The classic is now considered an Historic Car.

The Japan Automotive Hall of Fame has selected the Mitsubishi Model A as an Historic Car. This distinction is set aside only for those vehicles which historically helped make Japanese automobiles excellent and is not given out lightly.

As the first Japanese series-production passenger car created with mass production in mind, the Mitsubishi Model A helped to transform the emerging automotive industry in the island nation. Prototype work began in the summer of 1917 and was completed in November 1918. By 1921 Mitsubishi had made 22 production cars.

Those numbers might not sound impressive, but considering the means used to manufacture each Model A they mean even more. Mitsubishi workers had no specialized tools or materials to make the cars, so each wood body was created with hammers, chisels, and other common devices. All this was accomplished without prior automotive experience and with no design drawings, which is simply amazing. At the time, Mitsubishi had experience building other items, principally ships, so constructing a car was definitely beyond the company’s comfort zone.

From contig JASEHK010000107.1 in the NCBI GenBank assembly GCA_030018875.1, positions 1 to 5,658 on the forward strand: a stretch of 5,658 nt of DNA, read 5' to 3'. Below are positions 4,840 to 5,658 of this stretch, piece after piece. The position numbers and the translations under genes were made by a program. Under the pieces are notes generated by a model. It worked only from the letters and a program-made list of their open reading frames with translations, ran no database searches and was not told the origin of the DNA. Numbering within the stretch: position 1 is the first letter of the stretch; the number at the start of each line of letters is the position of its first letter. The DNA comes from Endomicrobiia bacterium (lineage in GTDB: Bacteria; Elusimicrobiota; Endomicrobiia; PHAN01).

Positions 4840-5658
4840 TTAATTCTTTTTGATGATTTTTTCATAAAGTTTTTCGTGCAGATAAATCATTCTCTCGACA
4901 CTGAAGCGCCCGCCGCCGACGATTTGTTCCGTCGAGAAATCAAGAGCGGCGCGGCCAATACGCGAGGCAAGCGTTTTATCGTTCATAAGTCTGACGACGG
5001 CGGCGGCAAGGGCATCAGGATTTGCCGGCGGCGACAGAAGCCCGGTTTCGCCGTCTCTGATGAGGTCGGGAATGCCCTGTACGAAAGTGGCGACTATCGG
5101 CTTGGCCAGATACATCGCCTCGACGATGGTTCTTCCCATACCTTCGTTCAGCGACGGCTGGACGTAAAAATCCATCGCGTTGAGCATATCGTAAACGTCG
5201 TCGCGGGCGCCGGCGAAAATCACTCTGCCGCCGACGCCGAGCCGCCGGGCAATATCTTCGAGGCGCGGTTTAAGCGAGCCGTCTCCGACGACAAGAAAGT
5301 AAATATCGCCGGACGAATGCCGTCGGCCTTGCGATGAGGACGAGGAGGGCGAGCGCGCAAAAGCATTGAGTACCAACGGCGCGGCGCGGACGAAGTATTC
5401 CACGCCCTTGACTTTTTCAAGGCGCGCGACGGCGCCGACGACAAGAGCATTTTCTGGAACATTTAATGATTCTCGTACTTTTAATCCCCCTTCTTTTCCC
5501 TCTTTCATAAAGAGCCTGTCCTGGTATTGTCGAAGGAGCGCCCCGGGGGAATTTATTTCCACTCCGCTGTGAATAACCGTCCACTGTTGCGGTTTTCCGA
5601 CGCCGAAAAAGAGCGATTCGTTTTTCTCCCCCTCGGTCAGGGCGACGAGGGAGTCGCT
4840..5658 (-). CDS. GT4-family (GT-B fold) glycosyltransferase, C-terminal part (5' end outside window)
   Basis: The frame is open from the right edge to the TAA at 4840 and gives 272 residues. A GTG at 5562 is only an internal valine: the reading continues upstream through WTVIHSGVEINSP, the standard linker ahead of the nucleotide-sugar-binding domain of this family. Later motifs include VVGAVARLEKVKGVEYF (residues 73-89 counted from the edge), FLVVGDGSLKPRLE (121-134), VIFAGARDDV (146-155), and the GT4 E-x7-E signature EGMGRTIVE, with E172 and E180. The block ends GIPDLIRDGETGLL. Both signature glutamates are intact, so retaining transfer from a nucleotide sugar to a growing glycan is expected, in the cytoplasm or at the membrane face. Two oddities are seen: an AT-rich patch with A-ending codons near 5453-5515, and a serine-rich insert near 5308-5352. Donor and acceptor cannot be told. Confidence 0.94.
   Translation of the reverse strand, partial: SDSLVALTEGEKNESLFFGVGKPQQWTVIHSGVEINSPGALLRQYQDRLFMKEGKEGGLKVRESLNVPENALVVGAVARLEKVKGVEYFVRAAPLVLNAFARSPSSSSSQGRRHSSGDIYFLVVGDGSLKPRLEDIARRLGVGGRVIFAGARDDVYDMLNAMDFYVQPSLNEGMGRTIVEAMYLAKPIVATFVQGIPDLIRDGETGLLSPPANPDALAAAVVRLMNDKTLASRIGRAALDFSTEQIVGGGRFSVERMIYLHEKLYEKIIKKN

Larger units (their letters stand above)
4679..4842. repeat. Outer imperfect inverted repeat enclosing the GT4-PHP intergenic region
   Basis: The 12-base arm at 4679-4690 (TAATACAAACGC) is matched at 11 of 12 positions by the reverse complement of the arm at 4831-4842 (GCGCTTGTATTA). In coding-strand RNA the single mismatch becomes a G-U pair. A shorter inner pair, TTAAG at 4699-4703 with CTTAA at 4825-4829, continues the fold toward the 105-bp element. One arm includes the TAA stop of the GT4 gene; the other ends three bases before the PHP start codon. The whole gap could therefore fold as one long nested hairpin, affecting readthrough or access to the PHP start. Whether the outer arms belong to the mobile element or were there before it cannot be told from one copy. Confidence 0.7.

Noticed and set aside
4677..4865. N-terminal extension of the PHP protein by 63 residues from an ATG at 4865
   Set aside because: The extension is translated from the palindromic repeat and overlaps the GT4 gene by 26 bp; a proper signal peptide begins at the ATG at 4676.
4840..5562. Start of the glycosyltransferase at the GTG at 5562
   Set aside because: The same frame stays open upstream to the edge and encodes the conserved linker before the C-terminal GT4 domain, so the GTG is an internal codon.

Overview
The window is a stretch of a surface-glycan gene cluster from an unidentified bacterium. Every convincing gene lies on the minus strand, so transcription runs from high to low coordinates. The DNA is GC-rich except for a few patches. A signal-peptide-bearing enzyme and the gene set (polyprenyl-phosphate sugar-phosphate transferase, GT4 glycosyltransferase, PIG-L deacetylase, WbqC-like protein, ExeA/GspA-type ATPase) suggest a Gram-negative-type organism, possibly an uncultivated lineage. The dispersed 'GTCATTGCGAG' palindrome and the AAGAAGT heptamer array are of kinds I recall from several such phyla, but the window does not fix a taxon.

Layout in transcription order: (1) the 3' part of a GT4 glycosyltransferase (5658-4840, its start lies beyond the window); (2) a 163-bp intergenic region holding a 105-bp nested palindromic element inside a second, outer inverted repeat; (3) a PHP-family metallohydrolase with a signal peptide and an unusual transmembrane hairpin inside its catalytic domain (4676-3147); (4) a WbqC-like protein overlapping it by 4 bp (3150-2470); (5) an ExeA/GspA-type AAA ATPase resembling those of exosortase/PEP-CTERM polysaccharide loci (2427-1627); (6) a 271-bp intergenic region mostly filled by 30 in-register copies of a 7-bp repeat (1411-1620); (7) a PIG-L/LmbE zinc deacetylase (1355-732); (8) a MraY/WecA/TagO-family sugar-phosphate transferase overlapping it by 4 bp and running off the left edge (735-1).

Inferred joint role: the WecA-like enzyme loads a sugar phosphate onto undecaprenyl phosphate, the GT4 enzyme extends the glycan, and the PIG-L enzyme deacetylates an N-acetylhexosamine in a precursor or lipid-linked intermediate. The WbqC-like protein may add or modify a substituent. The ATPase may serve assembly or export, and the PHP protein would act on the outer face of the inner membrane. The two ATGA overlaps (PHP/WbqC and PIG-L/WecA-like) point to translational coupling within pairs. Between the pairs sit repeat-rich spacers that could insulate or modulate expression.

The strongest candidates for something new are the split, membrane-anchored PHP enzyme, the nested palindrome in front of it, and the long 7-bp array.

Mitsubishi engineers were pioneers in Japan when it came to gasoline engines. Despite setbacks an a slow ramp-up to production, they eventually proved that the country could indeed manufacture cars, instead of just importing vehicles. Today that point seems obvious, but a hundred years ago few believed in Japanese vehicles.

While most foreigners aren’t aware, Mitsubishi is the oldest Japanese automaker. The country didn’t become a force in the global automotive market until after WWII and today is a force to be reckoned with. Japanese cars are also becoming increasingly collectible in North America.

Anyone visiting Japan can see a recreation of the Mitsubishi Model A in person, which is a real treat. The car is displayed for the public at the Mitsubishi Auto Gallery in Okazaki City, Aichi Prefecture.

JAHFA works to highlight the key contributions made by different people and companies in the emerging Japanese automotive industry. The non-profit organization highlights vehicles and other milestones as a way of passing this important history down to future generations.

Source: Motorious